After spending 40-plus of them with my own dad I knew the drill. It’s always a rewarding day, but sitting in the driver’s seat was altogether different.
It was a cool experience to be holding my daughter and looking into her innocent eyes on Father’s Day.
There’s nothing quite like that, when they are a couple months old, and can’t do anything for themselves, but trust you to take care of them. That’s all in their eyes.
I was ambivalent about the day originally. I remain a bit shell-shocked that I even have a daughter, that she was born healthy, and that I’m a parent, but as often happens, Maia offered some expert perspective that served me well and dialed me into the day.
I’m an old guy after all. You throw me too big a curve ball and I might stroke out on you. That being said, Maia and Isabella took it easy on Daddy-O.
It was an overcast day, with some periodic rain, but nothing that precluded us from being in the water or sitting outside.
Arriving there I had one of those classic new-dad moments. I rolled in and offered my friend Dennis and Maia’s dad a “Happy Father’s Day,” and they fired the same salutation back at me, along with a “welcome to the club.”
I had to take a look around for a second, and then go, “who me?”
I imagine every new father feels some disbelief, especially on his first Father’s Day.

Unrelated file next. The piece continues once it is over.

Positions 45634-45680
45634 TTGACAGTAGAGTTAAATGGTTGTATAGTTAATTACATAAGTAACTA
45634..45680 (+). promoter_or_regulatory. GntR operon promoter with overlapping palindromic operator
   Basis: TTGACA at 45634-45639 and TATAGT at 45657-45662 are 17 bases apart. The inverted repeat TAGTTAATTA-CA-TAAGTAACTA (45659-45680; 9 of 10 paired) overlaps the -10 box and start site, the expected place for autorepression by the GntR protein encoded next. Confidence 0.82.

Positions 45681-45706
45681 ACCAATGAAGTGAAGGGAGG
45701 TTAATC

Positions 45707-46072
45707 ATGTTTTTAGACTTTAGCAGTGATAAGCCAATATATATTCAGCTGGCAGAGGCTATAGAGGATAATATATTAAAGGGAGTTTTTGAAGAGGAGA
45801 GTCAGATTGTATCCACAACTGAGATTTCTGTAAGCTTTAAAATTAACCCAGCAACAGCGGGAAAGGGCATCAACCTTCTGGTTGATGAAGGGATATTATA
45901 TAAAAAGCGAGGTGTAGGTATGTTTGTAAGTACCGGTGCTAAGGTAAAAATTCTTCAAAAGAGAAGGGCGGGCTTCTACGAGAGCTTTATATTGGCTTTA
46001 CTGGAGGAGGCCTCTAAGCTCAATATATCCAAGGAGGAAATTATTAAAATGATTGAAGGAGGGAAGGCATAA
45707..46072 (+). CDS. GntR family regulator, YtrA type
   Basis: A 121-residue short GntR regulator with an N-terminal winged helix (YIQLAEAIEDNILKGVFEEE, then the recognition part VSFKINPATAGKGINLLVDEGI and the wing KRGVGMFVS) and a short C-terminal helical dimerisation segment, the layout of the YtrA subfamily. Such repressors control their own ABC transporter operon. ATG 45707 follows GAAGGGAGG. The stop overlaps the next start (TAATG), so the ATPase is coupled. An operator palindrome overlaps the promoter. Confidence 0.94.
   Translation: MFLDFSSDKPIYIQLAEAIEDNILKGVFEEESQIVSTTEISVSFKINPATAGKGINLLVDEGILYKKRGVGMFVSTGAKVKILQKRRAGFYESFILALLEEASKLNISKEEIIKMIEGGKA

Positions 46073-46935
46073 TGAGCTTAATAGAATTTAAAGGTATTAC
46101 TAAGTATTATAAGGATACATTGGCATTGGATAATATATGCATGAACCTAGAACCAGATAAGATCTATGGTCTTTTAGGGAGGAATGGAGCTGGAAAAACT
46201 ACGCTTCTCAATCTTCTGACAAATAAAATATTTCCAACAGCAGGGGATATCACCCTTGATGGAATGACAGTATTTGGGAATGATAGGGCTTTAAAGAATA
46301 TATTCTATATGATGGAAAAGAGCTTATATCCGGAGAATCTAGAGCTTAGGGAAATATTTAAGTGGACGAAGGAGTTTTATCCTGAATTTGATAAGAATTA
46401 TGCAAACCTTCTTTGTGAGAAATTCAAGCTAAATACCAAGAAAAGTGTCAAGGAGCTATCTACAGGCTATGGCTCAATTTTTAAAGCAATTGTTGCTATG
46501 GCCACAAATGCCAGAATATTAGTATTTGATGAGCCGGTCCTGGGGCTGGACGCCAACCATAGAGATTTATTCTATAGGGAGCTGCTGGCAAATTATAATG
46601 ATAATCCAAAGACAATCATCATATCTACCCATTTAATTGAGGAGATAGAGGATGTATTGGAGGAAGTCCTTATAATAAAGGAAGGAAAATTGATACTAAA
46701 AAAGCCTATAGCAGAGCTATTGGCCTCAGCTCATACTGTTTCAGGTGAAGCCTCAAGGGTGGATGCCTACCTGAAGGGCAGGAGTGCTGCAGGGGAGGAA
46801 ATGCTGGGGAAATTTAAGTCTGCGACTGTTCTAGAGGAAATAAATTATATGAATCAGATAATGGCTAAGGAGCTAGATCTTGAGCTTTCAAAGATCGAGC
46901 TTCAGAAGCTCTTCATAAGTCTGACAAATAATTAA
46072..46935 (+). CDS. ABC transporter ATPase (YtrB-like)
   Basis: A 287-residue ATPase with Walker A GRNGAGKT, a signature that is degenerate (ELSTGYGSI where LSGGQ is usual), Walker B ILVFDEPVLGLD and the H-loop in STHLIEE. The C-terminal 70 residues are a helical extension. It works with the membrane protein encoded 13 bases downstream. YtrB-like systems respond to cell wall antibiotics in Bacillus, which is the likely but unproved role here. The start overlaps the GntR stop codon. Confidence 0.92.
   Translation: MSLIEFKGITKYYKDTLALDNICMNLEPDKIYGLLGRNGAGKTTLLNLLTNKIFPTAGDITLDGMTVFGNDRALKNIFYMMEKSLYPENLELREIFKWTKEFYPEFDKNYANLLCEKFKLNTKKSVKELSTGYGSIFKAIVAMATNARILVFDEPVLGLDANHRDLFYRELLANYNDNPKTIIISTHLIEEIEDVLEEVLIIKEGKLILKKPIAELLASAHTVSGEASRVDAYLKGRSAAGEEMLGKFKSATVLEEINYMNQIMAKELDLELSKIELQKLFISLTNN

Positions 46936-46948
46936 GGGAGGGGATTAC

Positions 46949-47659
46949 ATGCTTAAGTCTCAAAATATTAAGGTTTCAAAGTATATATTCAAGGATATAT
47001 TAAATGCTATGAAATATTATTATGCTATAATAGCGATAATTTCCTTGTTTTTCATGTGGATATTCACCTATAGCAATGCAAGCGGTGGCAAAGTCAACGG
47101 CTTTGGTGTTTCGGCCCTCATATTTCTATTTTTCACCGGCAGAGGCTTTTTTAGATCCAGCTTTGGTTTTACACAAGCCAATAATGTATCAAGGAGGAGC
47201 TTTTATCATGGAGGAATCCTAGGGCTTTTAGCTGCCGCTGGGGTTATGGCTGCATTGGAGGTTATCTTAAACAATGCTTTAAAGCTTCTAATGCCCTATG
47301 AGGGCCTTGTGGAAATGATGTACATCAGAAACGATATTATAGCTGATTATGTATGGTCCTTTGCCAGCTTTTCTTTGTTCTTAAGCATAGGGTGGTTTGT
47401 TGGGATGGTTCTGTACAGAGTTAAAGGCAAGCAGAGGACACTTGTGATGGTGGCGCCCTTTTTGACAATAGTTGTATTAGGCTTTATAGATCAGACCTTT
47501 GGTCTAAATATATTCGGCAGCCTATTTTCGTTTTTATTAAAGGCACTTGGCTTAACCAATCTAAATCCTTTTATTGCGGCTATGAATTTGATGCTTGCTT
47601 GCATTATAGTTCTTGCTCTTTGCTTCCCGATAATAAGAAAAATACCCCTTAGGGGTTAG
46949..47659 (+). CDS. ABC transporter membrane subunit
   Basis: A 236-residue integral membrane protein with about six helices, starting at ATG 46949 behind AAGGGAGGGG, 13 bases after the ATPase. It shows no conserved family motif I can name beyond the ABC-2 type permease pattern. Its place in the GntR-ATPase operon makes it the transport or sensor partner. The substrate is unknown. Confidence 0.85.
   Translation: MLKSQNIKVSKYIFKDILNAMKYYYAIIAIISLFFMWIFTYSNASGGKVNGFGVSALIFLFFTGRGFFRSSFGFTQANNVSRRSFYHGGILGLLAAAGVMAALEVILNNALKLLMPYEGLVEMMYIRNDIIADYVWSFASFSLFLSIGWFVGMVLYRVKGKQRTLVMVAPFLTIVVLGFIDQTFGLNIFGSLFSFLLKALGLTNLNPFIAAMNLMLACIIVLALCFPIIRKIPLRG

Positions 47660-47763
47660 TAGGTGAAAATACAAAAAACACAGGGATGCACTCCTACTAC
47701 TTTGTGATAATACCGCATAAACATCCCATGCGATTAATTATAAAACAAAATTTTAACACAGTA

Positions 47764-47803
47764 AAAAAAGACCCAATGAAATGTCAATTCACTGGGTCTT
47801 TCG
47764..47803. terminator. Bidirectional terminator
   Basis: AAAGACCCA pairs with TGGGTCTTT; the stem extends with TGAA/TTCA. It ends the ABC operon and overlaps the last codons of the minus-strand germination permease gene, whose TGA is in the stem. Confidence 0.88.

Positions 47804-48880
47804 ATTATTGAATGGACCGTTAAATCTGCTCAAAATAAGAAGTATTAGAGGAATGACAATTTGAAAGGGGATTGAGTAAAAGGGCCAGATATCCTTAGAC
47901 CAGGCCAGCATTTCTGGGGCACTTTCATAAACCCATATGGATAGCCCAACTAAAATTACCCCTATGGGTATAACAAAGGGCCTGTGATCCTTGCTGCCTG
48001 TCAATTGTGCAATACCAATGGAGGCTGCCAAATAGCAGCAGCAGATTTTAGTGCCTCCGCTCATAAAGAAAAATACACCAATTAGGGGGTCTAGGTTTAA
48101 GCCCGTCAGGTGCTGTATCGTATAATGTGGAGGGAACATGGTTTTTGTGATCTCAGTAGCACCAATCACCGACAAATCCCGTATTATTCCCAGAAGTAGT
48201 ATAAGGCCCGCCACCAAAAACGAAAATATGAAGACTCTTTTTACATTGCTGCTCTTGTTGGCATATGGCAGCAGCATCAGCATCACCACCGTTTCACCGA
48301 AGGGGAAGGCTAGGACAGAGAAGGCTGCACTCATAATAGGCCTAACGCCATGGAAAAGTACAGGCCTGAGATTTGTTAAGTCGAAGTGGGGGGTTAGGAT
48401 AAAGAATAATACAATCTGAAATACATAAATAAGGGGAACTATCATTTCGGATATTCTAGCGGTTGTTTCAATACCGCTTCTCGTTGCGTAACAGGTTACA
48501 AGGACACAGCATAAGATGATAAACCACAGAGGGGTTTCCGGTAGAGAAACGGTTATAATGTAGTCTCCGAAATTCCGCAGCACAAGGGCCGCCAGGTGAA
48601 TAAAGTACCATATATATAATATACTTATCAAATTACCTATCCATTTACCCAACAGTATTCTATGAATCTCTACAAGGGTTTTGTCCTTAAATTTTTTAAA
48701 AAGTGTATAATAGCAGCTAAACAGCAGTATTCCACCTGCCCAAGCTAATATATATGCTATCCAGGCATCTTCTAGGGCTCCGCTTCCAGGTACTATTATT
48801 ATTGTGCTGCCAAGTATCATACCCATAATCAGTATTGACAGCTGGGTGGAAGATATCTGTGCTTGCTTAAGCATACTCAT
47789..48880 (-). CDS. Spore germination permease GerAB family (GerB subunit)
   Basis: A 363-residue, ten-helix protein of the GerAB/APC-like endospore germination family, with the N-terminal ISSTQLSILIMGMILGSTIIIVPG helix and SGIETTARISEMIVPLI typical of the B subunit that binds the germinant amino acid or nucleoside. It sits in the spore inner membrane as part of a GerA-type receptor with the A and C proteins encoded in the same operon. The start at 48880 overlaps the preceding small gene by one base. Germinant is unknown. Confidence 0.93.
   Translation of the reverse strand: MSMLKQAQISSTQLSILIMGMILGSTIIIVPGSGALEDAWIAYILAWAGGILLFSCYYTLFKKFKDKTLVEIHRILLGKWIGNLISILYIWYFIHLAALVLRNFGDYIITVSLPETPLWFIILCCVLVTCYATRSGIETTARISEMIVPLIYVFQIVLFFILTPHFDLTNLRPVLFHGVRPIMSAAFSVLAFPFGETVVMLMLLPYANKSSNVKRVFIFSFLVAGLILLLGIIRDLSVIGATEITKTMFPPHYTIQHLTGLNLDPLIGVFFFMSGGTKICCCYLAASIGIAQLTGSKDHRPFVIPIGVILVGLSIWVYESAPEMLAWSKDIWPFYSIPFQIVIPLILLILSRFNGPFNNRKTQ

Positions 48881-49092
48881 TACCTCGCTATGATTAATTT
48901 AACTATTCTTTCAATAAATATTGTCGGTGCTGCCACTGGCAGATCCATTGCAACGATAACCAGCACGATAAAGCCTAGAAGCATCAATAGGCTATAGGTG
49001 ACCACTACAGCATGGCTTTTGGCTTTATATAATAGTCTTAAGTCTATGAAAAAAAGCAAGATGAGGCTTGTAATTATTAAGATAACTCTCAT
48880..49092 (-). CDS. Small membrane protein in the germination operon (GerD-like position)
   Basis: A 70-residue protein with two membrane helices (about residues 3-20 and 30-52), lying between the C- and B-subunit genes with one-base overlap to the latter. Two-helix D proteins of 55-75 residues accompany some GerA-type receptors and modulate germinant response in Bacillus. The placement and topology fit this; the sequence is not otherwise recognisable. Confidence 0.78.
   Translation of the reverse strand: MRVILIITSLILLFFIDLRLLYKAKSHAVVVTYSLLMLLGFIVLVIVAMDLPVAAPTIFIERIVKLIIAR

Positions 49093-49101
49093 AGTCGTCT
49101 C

You might think that after 68-days into fatherhood I would be adjusted to the idea. Instead I wake up each day amazed and thankful that this tiny girl really is next to me.
Hard to say if having a child would have been more surreal when I was younger and still running the streets, or now when I’m in my 40s and will be trying to keep up with a new born.
I’m definitely an older dog, but not that set in my ways. I’m spontaneous if nothing else, adaptable, but this is a new routine for me, no doubt.
I learned from spending time with Maia’s older boys, Gabriel and Jacy, that being a good parent is a constant work in progress. No matter if it’s fundamental or fun, you have to engage kids, whether that is helping with homework, taking them out on their bikes, watching goofy cartoons, cooking a meal they enjoy, whatever, it takes time and intent to recognize what they’re into.
This damn sure isn’t like having a puppy.
I realized how big of a job I had on my hands a few days after Isabella was born, once the excitement died down and everyone went home.
It’s not like I could put some food out and place newspapers on the kitchen floor hoping for the best. Child protective services frowns upon such parenting.
Sure there is some sacrifice involved, but it’s more a shift in priorities. I’m concentrating on my daughter’s needs, changing her diapers, providing bottle service, carrying her around, and trying to translate the little sounds she makes to figure out what will put that beautiful smile back on her face.
It’s the ultimate VIP treatment.
For sure it’s work, but the perks are killer.
Isabella, or Peanut as I usually call her, or the Kraken (because she can get her cry on), oh and I’m told I refer to her simply as, “The Baby” quite often, regardless of what I call her, she is my littler girl, and I’ve got her back all the way.
I’m here to protect and serve, and am humbled to have her in my life.
Here’s to a happy first Father’s Day!